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From Middle French précédence (the state of preceding, anteriority).

Morphologically precede +‎ -ence.


  • (file)
  • IPA(key): /ˈpɹɛsɪd(ə)ns/, /pɹɪˈsiːd(ə)ns/, (chiefly AU and NZ) /ˈpɹiːsɪd(ə)ns/


precedence (countable and uncountable, plural precedences)

  1. The state of preceding in importance or priority.
    Family takes precedence over work, in an emergency.
    • 1674, John Milton, Paradise Lost, Book II, lines 30–35:
      [] where there is then no good / For which to strive, no strife can grow up there / From faction; for none sure will claim in hell / Precedence, none, whose portion is so small / Of present pain, that with ambitious mind / Will covet more.
    • 1885, Richard Burton, The Book of the Thousand Nights and a Night[1], volume 1, page x:
      I wrote to [] Mr. Payne, who was wholly unconscious that we were engaged on the same work, and freely offered him precedence and possession of the field till no longer wanted.
    • 1922, Sinclair Lewis, “Chapter VI - III”, in Babbitt[2], New York: Harcourt, Brace & Co., pages 74–75:
      In the city of Zenith, in the barbarous twentieth century, a family's motor indicated its social rank as precisely as the grades of the peerage determined the rank of an English family—indeed, more precisely, considering the opinion of old county families upon newly created brewery barons and woolen-mill viscounts. The details of precedence were never officially determined.
    • 1936, Freya Stark, chapter II, in The Southern Gates of Arabia: A Journey in the Hadhramaut[3], New York: Dutton, page 28:
      he saw to my twelve packages on one hand while on the other he dealt with the Emir of the Sea, the harbour master, who in a green gown and yellow turban, was demanding precedence of some sort.
    • 1938, Xavier Herbert, chapter X, in Capricornia[4], New York: D. Appleton-Century, published 1943, page 163:
      The orderlies, only too well aware of the niceties of the colour-conscious system that prevailed, debated, then sent one of their number to ask the matron what should be done. The matron said that Cho must give precedence. He was laid on the concrete floor.
    • 1971, Chinua Achebe, “These Gods are Children”, in Collected Poems, New York: Random House, published 2004, page 58:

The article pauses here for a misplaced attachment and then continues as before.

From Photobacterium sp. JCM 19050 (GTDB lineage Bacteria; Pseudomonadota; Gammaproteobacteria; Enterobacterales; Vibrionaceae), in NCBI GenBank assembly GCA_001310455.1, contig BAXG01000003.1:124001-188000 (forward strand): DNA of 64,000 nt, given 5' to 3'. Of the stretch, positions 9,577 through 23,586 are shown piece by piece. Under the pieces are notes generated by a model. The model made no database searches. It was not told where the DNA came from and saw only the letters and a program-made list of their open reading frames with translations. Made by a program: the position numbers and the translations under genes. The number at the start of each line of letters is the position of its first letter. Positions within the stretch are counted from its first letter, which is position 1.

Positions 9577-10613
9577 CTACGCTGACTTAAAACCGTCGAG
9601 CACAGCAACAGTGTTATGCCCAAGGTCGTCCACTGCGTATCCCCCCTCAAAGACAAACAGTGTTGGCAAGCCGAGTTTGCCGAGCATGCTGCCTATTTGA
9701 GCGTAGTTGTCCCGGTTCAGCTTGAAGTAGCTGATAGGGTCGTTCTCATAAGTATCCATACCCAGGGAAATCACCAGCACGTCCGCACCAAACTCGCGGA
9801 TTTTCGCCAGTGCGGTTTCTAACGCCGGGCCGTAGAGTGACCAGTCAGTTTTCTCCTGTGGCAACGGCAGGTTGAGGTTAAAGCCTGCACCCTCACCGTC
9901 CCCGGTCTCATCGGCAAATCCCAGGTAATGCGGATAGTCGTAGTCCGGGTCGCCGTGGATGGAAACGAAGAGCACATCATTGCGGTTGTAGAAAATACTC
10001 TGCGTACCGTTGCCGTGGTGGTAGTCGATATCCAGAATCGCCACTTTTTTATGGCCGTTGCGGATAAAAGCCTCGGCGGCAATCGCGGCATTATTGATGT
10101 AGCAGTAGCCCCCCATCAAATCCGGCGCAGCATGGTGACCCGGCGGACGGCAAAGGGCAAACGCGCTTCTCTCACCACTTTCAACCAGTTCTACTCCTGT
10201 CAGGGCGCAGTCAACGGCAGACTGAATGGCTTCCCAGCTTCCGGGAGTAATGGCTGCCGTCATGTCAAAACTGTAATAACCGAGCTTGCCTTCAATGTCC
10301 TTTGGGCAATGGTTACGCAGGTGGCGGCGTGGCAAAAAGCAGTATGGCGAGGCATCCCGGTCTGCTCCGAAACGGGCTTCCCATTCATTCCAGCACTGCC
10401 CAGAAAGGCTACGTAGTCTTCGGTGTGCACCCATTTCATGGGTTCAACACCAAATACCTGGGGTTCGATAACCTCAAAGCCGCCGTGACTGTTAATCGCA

[] A fool alone will / contest the precedence of ancestors / and gods; the wise wisely / sing them grandiloquent lullabies / knowing they are children / those omnipotent deities.
    • 1986 June 6, Richard Feynman, “Personal observations on the reliability of the Shuttle”, in Presidential Commission on the Space Shuttle Challenger Accident, Report to the President:
      For a successful technology, reality must take precedence over public relations, for nature cannot be fooled.
    • 2014, Janet Davies, chapter 5, in The Welsh Language: A History, Cardiff: University of Wales Press, pages 61–2:
      The provincial eisteddfodau, with their reliance on upper-class patronage, tended to give precedence to English, but the smaller ones were conducted entirely in Welsh.
    • 2020 December 2, Philip Haigh, “A winter of discontent caused by threat of union action”, in Rail, page 63:
      The memorandum of understanding between the Rail Accident Investigation Branch, the Office of Rail and Road and the police states: "In the absence of a clear indication that serious criminality has caused the accident, RAIB will normally have precedence in respect of the investigation and will assume lead responsibility for the investigation."
  2. Precedent.
    • 1934, Ezra Pound, ABC of Reading, London: Faber & Faber, published 1991, page 142:
      Verses of probably no literary value, but illustrating a kind of rhythm, a melodic innovation that you will not find in Chaucer, though there is ample precedence in Provence
    • 1991 December 3, Hansard[5]:
      [] the intention certainly is that all parts of the amendment should cover comparable bodies in Scotland: There is perfectly good precedence for this in Part I of the Bill []
    • 2004, Paul Jackson, chapter 3, in One of the Boys: Homosexuality in the Military during World War II, Montreal and Kingston: McGill-Queen's University Press, page 127:
      If such cases did exist, they seem not to have been committed to paper. Psychiatrists, in such circumstances, may have followed the precedence of their spiritual forebears—religious confessors—in respecting the privacy of their patients.
    • 2010 June 15, Keith Van, “UBC faculty union loses, students win”, in Maclean's[6]:
      The ruling in favour of UBC also sets precedence on the matter of bicameral governance for universities and colleges.

Usage notes[edit]

  • The more important entity is said to take precedence over (or, in older texts, take precedence of) the less important.


Derived terms[edit]


See also[edit]